Do NOT partition the SSD. There is no need.

FYI, I first thought that 60GB for Windows 7 would be enough but I bought 120GB SSD anyway. Shortly after installing Win7 I'd used 35GB. After more programs, updates etc the size has slowly levelled off at about 70GB used and 45GB free. No games are installed to the SSD.

I can't imagine a scenario in which you would wish to partition a 120GB SSD.
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a b $ Windows 7
March 24, 2011 2:44:05 AM

Also, don't RAID0 (i.e. 2x60GB).

If you do so you CAN double the performance, however:
1. you lose TRIM support
2. firmware updates are very difficult
3. other issues I won't mention

So definitely stick with a single 120GB SSD unless you are an advanced user comfortable with RAID0 and its limitations.
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March 24, 2011 5:04:38 AM

but the problem here in our country is that there is no available 120gb vertex 2 only 60gb on any shop so my choices are online stores but the problem is the warranty and also shipping which some online stores cant ship to our country but i found this one


120gb G.Skill Phoenix Pro SSD

A bit cheaper rather than buying 2x60gb vertex 2 but im not after saving im after quality.

any thoughts?

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a b $ Windows 7
March 24, 2011 7:24:08 AM

Thoughts?

I don't know what you have available. You should look for a 100GB or 120GB SSD that you do have available and Google reviews to see if that suits your needs.

You could use two 60GB models separately or in RAID0. If you had to, I'd go with the non-RAID setup.

I don't know what else to say.
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a b $ Windows 7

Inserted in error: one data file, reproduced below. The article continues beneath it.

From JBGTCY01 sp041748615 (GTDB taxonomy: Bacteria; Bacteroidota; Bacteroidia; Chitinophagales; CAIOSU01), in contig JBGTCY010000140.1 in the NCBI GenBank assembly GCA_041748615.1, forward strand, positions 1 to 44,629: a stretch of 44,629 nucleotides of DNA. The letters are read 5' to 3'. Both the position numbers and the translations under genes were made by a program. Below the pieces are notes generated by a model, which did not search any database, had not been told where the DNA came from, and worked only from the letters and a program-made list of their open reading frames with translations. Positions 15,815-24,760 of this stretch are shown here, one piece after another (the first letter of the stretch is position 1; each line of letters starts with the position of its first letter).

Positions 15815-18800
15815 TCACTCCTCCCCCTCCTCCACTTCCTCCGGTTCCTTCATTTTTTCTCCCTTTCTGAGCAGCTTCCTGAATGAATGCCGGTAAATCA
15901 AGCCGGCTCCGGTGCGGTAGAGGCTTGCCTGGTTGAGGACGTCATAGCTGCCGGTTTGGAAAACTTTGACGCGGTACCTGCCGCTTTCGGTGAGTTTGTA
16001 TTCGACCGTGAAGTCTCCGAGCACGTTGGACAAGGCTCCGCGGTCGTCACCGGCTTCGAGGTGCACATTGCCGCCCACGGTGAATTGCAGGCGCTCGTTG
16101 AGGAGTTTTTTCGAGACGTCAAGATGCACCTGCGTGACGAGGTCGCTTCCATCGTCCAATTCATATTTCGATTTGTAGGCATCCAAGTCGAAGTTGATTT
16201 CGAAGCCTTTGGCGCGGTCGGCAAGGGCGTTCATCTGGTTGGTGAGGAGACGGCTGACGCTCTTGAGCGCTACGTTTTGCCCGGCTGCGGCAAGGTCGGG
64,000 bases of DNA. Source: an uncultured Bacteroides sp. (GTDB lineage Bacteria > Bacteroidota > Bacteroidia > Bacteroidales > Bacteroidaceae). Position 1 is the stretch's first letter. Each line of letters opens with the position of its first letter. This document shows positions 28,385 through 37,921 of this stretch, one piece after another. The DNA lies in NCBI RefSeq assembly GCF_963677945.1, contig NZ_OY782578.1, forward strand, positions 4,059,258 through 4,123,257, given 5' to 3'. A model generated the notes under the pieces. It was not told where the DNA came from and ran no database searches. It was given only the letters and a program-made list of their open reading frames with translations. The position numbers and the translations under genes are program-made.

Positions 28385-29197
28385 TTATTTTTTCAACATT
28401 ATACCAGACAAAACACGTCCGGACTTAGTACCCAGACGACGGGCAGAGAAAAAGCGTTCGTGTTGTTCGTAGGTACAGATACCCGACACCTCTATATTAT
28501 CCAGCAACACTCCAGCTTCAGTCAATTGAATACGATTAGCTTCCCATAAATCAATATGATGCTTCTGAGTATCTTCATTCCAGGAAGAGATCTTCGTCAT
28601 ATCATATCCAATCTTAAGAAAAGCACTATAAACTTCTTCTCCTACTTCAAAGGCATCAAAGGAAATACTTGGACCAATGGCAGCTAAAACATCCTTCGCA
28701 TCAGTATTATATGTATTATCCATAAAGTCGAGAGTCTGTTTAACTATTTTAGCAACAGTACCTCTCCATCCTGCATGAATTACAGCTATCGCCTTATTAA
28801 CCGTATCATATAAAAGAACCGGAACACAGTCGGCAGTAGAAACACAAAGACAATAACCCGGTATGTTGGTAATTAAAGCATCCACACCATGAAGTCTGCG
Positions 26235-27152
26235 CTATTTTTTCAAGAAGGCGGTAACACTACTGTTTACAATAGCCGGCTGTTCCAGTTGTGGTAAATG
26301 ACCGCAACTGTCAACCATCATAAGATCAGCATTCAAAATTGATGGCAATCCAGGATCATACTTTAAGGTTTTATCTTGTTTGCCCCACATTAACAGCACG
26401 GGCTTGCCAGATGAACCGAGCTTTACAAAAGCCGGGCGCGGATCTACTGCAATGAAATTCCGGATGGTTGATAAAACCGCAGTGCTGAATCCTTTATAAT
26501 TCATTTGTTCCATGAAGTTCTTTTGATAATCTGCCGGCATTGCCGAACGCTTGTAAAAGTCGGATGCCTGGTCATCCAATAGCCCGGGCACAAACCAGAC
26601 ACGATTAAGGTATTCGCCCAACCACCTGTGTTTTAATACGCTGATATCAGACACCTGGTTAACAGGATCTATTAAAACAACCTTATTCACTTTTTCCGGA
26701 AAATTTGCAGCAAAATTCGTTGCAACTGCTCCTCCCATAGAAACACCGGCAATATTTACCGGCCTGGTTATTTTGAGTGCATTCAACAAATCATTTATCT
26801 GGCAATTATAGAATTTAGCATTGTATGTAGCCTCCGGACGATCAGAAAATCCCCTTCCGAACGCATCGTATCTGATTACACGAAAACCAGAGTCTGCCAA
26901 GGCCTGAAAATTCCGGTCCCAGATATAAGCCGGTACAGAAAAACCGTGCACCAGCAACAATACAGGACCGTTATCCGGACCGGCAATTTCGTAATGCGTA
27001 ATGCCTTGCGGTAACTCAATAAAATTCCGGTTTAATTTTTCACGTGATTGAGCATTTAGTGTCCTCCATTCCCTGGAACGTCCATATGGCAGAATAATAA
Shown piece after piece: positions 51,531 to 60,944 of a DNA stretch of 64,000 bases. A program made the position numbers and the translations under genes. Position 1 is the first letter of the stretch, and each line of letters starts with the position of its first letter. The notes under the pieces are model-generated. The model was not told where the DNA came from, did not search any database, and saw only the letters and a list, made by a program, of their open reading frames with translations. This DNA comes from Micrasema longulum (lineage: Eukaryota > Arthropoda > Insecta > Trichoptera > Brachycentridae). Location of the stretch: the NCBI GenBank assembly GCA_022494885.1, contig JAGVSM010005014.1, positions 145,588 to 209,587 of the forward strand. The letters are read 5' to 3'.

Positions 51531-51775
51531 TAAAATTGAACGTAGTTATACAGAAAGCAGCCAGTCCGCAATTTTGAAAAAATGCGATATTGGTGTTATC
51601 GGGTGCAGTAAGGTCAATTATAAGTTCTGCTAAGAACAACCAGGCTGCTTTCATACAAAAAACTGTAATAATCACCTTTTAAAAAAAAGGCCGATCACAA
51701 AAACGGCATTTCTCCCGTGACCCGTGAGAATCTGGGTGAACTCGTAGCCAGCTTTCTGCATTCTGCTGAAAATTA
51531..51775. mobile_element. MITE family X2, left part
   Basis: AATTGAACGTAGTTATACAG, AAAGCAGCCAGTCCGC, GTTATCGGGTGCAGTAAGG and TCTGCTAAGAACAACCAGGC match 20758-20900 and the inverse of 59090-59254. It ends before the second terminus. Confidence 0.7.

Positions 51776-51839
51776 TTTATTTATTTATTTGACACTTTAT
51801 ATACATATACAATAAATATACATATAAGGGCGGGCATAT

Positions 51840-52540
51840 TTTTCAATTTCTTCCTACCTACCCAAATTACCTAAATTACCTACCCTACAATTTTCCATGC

March 24, 2011 7:30:12 AM

Ive no issues with raid setup with ssd
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March 24, 2011 11:14:38 AM

i think i will just have to go with the phoenix 120gb and partition :)  that would be my best bet well if you guys can still give me ideas or suggestion that would be great
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a c 209 $ Windows 7
March 24, 2011 4:54:37 PM

photonboy said:
Do NOT partition the SSD. There is no need.
He's talking about using Deep Freeze to protect the contents of just the OS and not the data. AFAIK Deep Freeze works on a partition-by-partition basis. While I wouldn't normally advise partitioning an SSD, if he really wants to do this then I think he's better off with a big, partitioned SSD than with two smaller SSDs with Deep Freeze enabled on one of them.
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March 25, 2011 4:02:18 AM

Best answer selected by gm_jonjon.
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a b $ Windows 7
March 27, 2011 5:08:58 AM

About DEEPFREEZE:

Deepfreeze isn't something a normal Windows user should be using. You should simply be creating an IMAGE of your C-drive (Windows drive) in case of problems. Here are two options:

1) Windows Image (included in Windows 7)
2) Acronis True Image (Western Digital has a free version)

*Your IMAGE should be placed on a secondary drive, either internally or a USB drive. Never backup an image of a partition on the same drive.

I'm an electronics technician. I maintained computers on Navy ships and have built 100+ systems. My advice is to backup with BOTH the Windows 7 Image tool and the free Acronis True Image tool. If you want really up-to-date backups then purchase the full version of Acronis True Image. It can be setup for more regular, automated backups.